Researchers urge protection of athletes’ biometric data amid legal uncertainty
The increasing tracking and use of athletes’ biometric data, combined with growing interest in the data for a range of purposes, is creating new privacy concerns, without rules in place to determine who is responsible for keeping the data safe, researchers have warned.
The paper ‘Taboo Transactions: Selling Athlete Biometric Data,’ by John T. Holden of Oklahoma State University and Kimberly Houser of the University of North Texas, will be published in an upcoming issue of the Florida State University Law Review. Changes in the legality of sports gambling, in particular, have generated new demand for any information which could yield an edge in predicting sports results.
“This promise has made biometric data a priority across professional and amateur sports, however, it is not just teams and scouts with a major interest in this data, bookmakers and gamblers would also love to get access to this information,” the researchers write. “In light of the recent expansion of legalized sports gambling in the United States and the desirability of this information we propose that measures need to be taken to protect the interests of professional athletes.”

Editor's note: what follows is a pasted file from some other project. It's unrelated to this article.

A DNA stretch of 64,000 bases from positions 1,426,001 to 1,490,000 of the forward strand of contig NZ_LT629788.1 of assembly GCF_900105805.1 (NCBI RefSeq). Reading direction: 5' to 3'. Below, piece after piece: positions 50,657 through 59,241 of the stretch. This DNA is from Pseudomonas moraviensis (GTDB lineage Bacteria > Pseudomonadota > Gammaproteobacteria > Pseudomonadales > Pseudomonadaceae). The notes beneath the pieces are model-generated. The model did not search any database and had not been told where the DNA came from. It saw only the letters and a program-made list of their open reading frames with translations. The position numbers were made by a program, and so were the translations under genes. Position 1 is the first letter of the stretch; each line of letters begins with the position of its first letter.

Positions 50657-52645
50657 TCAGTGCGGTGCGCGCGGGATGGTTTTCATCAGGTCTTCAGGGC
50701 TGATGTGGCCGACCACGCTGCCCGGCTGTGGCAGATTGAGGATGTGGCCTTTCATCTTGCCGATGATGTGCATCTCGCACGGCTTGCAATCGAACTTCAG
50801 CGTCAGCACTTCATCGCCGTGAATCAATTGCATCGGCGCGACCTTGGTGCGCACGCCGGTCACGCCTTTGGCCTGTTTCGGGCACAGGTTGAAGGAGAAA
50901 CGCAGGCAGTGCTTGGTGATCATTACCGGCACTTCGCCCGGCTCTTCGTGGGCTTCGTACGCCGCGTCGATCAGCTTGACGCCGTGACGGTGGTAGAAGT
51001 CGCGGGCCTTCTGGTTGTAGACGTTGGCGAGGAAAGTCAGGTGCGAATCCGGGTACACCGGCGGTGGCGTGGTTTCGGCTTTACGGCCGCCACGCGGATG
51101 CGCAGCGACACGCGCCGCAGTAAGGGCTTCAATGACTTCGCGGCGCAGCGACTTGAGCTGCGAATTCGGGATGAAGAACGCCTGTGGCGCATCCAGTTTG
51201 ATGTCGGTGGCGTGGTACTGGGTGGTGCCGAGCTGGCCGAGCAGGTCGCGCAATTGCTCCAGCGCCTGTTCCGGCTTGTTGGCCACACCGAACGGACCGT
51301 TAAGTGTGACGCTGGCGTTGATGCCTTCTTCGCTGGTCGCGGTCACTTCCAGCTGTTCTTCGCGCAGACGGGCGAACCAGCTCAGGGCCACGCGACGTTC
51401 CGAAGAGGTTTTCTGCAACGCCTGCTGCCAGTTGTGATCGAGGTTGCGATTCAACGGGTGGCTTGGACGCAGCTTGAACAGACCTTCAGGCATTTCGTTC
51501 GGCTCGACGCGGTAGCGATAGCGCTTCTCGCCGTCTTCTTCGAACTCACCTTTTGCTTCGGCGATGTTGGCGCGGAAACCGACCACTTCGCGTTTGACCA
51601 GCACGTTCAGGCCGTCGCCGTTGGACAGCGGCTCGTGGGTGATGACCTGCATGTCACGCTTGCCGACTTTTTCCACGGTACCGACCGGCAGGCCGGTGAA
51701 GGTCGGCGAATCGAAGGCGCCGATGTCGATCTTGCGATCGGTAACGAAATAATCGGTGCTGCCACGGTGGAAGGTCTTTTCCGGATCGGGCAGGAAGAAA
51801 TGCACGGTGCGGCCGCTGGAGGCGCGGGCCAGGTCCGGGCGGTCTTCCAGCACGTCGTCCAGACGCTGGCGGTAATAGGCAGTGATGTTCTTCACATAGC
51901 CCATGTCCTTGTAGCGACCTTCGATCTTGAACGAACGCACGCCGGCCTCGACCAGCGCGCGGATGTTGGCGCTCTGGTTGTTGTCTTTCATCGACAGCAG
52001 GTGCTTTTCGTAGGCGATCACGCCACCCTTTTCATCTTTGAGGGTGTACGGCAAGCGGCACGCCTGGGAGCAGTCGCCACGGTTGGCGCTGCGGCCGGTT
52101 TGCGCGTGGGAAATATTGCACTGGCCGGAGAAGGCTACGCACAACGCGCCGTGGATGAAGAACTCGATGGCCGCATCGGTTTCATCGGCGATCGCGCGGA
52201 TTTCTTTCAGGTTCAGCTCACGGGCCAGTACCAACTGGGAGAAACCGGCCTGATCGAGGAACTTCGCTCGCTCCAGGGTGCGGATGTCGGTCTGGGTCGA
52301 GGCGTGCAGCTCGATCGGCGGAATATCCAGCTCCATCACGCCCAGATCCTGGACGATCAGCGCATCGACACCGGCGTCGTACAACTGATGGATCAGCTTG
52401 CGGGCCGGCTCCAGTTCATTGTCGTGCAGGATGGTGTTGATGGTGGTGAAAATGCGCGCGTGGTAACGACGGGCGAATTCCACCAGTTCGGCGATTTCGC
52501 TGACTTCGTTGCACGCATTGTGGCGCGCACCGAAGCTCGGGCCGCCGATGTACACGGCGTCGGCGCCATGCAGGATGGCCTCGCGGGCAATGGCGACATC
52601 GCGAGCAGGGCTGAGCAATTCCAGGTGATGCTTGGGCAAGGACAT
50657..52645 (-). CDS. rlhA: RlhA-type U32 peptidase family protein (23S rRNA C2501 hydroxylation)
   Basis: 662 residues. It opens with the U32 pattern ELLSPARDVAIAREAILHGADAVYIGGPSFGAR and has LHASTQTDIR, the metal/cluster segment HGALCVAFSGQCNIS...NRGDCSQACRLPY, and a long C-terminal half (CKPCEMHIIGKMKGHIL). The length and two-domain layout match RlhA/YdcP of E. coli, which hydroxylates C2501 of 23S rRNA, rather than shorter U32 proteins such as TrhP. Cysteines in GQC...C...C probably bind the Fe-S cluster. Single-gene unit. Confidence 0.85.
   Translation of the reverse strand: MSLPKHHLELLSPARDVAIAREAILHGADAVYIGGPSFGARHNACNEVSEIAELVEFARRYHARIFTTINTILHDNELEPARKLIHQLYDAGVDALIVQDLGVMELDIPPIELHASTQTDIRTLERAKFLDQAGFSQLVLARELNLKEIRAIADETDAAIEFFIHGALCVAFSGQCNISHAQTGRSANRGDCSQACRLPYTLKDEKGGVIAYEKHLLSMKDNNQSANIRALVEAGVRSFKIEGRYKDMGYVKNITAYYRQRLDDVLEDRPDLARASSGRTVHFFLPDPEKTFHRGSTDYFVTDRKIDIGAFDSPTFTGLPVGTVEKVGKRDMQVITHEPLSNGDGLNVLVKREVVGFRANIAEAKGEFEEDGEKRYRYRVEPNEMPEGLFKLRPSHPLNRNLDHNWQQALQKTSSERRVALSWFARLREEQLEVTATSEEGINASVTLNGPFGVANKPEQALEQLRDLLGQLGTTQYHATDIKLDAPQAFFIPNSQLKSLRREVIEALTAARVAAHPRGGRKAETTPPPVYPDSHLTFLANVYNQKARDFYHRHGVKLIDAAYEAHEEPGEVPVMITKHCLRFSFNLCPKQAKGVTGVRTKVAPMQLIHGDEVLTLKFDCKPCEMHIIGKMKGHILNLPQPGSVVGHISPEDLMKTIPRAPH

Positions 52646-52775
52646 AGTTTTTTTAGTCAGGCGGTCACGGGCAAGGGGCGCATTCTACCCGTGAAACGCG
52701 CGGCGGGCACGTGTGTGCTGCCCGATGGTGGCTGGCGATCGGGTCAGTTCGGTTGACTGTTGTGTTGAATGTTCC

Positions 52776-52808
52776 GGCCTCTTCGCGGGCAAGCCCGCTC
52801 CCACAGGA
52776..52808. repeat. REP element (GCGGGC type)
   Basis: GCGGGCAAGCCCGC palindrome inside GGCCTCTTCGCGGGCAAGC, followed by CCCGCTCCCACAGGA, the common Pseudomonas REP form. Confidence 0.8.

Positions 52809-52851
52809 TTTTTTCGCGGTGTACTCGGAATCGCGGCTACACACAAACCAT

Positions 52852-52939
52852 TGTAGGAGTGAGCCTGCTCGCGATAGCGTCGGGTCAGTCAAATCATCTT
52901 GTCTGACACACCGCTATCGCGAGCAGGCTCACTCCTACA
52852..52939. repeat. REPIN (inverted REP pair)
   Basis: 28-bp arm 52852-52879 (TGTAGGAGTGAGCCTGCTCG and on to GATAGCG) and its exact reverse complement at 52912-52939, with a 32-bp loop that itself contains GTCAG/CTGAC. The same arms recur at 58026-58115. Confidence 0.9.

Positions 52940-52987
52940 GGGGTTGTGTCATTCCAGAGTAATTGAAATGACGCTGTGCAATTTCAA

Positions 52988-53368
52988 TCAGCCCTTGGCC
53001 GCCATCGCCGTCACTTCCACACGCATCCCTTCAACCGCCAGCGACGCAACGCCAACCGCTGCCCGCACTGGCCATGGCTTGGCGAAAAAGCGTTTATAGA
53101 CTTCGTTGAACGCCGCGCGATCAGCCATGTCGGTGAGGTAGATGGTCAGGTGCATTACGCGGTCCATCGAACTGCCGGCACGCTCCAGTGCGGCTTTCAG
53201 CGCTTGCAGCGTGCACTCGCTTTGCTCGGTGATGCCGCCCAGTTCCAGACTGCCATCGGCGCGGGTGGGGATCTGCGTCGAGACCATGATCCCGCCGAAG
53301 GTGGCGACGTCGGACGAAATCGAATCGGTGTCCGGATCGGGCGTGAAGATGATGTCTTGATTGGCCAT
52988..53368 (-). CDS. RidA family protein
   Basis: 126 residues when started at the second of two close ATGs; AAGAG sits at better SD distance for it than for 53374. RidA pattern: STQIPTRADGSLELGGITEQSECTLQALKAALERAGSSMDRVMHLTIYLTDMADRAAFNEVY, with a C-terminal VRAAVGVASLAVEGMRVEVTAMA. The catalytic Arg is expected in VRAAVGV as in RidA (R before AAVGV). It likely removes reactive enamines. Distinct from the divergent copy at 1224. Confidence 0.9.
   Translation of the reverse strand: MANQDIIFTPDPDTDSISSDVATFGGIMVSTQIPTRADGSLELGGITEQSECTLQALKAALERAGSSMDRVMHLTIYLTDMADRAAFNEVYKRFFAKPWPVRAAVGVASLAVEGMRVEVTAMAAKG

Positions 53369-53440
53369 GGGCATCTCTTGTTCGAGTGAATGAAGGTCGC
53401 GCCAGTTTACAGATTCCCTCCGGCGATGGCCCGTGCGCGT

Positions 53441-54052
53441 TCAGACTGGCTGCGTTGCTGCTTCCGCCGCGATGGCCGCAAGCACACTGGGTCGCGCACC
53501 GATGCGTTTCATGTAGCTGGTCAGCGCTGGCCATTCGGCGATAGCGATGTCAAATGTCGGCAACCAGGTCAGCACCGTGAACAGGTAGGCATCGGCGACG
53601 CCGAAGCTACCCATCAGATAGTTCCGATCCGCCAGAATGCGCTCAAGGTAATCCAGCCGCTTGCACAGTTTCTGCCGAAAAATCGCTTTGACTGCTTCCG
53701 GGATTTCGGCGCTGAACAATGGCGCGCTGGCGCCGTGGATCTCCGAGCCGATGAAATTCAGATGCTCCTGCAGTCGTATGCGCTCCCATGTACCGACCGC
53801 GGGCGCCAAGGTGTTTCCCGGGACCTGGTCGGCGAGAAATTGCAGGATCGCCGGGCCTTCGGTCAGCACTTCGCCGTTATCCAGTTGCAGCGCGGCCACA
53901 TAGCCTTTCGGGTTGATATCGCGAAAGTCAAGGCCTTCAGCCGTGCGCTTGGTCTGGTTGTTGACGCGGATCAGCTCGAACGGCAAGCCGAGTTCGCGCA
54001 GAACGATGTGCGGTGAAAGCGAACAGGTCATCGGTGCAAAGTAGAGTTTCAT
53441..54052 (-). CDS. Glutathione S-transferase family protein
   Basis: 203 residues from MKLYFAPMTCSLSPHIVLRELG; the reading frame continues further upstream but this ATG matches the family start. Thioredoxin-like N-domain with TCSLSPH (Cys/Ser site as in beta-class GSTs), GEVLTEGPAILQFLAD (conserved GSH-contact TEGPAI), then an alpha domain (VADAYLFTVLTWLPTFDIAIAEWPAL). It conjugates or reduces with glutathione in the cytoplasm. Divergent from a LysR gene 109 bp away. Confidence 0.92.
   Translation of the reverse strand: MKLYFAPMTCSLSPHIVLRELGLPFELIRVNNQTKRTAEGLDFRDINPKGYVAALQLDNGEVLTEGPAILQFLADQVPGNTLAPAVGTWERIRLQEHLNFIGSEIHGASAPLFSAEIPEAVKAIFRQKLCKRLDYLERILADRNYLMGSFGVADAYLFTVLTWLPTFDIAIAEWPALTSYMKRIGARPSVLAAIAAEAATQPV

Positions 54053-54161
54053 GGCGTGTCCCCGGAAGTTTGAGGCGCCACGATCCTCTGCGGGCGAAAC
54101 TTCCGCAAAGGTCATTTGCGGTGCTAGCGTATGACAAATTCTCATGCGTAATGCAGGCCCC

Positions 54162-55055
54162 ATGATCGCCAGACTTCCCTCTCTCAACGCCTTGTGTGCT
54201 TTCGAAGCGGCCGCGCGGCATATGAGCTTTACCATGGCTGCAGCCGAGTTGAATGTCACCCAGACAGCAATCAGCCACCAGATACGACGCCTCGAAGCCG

The paper considers the uncertain legal status of biometric data collected from athletes, and how collective bargaining agreements between professional leagues and players’ unions, which differ significantly between sports. The PGA, for example, formed an official partnership with Whoop at the beginning of 2021.
Federal and state privacy laws, ownership of biometrics and derived data, and the potential role of data trusts are considered.
The researchers recommend data trusts as “the best path forward to mitigate the potential harms to the athletes–while at the same time maximizing the societal and economic value of the (athletes’ biometric data).”
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